Protection for 3 Phase System


a) Three Over Current One
Earth Current relay

b) Two Over Current One Earth


Current relay

Ia

Ia

Ib

Ib

Ic

Ic

In=Ia+Ib+Ic

In=Ia+Ib+Ic

Earth Fault

E/F

O/C

O/C

O/C

E/F

O/C

O/C

Phase Fault

E/F

O/C

O/C

O/C

E/F

O/C

O/C

Directional Protection

Need for Directional Control


Generally required if current can flow in both
directions through a relay location
e.g. Parallel feeder circuits
Ring Main Circuits

2.1

1.7

1.3

0.9

0.5

0.1

Need for Directional Control


Generally required if current can flow in both
directions through a relay location
e.g. Parallel feeder circuits
Ring Main Circuits

2.1

1.7

1.3

Grading has now been lost !

0.9

0.5

0.1

Need for Directional Control


Generally required if current can flow in both
directions through a relay location
e.g. Parallel feeder circuits
Ring Main Circuits

0.9

0.1

0.5

0.5

0.1

0.9

Relays operate for current flow in direction indicated


(Typical operating times shown)

Ring Main Circuit


With ring closed :
Both load and fault current may flow in either
direction along feeder circuits
Thus, directional relays are required
Note: Directional relays look into the feeder
Need to establish setting philosophy

51

67

67

67

Load

51

67

Load

67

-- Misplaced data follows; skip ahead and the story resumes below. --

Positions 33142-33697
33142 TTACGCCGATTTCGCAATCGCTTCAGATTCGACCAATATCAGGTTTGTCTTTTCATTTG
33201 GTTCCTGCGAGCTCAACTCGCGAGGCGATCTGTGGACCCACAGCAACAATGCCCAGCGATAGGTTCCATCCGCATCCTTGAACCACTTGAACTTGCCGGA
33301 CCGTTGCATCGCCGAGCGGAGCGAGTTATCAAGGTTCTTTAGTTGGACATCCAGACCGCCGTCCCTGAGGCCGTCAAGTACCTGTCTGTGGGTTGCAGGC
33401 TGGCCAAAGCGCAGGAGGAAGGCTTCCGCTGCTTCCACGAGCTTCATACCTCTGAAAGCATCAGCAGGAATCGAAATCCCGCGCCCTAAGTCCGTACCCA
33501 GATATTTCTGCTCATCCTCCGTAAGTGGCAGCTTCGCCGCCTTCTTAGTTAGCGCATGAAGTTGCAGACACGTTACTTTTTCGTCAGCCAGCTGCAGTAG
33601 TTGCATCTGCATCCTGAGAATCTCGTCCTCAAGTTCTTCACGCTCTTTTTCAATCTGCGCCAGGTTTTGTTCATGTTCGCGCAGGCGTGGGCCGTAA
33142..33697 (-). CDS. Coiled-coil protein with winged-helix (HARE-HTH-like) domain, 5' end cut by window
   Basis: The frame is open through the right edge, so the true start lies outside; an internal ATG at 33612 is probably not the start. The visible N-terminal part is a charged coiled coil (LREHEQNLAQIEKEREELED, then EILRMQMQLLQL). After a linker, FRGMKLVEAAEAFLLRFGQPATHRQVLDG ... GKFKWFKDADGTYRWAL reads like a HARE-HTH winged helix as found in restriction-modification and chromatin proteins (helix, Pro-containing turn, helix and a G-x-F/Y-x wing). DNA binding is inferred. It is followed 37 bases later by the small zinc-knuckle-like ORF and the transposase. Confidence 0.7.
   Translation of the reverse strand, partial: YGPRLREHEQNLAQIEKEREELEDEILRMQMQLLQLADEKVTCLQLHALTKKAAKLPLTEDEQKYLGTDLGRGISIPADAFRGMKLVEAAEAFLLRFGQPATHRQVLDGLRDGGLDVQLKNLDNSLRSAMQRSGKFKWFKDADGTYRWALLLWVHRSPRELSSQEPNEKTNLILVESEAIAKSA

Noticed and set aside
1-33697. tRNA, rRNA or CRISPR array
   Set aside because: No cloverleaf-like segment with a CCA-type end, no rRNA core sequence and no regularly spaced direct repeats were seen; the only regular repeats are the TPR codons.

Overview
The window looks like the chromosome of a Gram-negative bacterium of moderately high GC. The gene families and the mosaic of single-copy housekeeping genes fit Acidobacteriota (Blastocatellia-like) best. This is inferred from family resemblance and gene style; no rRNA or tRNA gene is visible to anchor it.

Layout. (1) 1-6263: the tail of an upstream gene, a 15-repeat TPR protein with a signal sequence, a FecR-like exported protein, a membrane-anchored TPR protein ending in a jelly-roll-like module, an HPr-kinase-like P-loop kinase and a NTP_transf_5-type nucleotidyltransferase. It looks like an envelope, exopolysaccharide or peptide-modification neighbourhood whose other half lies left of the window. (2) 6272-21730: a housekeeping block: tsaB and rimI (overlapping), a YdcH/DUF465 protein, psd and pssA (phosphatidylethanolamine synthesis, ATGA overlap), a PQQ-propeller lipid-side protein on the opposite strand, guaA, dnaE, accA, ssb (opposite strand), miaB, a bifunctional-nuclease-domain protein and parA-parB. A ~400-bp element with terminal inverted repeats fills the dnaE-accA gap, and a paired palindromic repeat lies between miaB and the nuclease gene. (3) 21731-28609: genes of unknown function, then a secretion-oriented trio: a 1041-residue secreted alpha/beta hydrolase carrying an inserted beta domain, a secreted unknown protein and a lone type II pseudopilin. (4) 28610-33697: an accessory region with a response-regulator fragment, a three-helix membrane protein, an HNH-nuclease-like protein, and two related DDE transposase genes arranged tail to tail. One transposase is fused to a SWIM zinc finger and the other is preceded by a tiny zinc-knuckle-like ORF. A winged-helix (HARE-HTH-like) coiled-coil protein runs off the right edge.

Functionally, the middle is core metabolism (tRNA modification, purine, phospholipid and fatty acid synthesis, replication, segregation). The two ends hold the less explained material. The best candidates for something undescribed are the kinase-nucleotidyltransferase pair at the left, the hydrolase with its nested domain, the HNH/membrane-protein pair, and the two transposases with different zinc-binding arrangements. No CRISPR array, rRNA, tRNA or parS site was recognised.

Load

67

Ring Main Circuit


Procedure :
1.

Open ring at A
Grade : A' - E' - D' - C' - B'

2.

Open ring at A'


Grade : A - B - C - D - E

Typical operating times shown.


Note : Relays B, C, D, E may be non-directional.
A
B'
C'
B
1.7

A'

0.1

0.5

1.3

E'

0.1

1.3

1.7

C
0.9
0.9

D'

0.5

Ring System with Two Sources


Discrimination between all relays is not possible due to different requirements
under different ring operating conditions.
For F1 :- B must operate before A
For F2 :- B must operate after A

Not
Compatible
B

F1
B'

C'

A'
F2

D'

Ring System with Two Sources


Option 1
Trip least important source instantaneously then treat as normal ring main.
Option 2
Fit pilot wire protection to circuit A - B and consider as common source
busbar.
B

Option 1

50

Option 1

PW

PW

Option 2

Option 2

Option 1

Parallel Feeders
Non-Directional Relays :-

Relays A and B have


the same setting.

51 C

51 B

51 D

Load

A&B
Operating Time

Conventional Grading :Grade A with C


and Grade B with D

51 A

C&D

Fault level
at F

Parallel Feeders
Consider fault on one feeder :I1 + I2
I1

51 A

51 B

I2

51

51

LOAD

Relays C and D see the same fault current


(I2). As C and D have similar settings both
feeders will be tripped.

Parallel Feeders
Solution:- Directional Control at C and
I +I
D
1

I1

51 A

51 B

I2

67

LOAD

67

Relay D does not operate due to current


flow in the reverse direction.

Parallel Feeders
Setting philosophy for directional relays
E
51 A

Load

67
51

51 B

67

Load current always flows in non-operate


direction.
Any current flow in operate direction is
indicative of a fault condition.

Parallel Feeders
Usually, relays are set :- 50% of full load current (note thermal
rating)
IDMT rather than DT
Minimum T.M.S. (0.1)

Parallel Feeders - Application Note


Grade A with B with C
at If1

(single feeder in service)

Load1
Grade B with D at If3=If

If3
B

If1

If2

Grade A with B at If2


- check that sufficient margin exists for
bus fault at Q when relay A sees total
fault current If2, but relay B sees only
If2/2.

Load

(upper feeder open at P)

(both feeders in service)

A
M = Margin
M
M

If2/2 If1 If2

Ifmax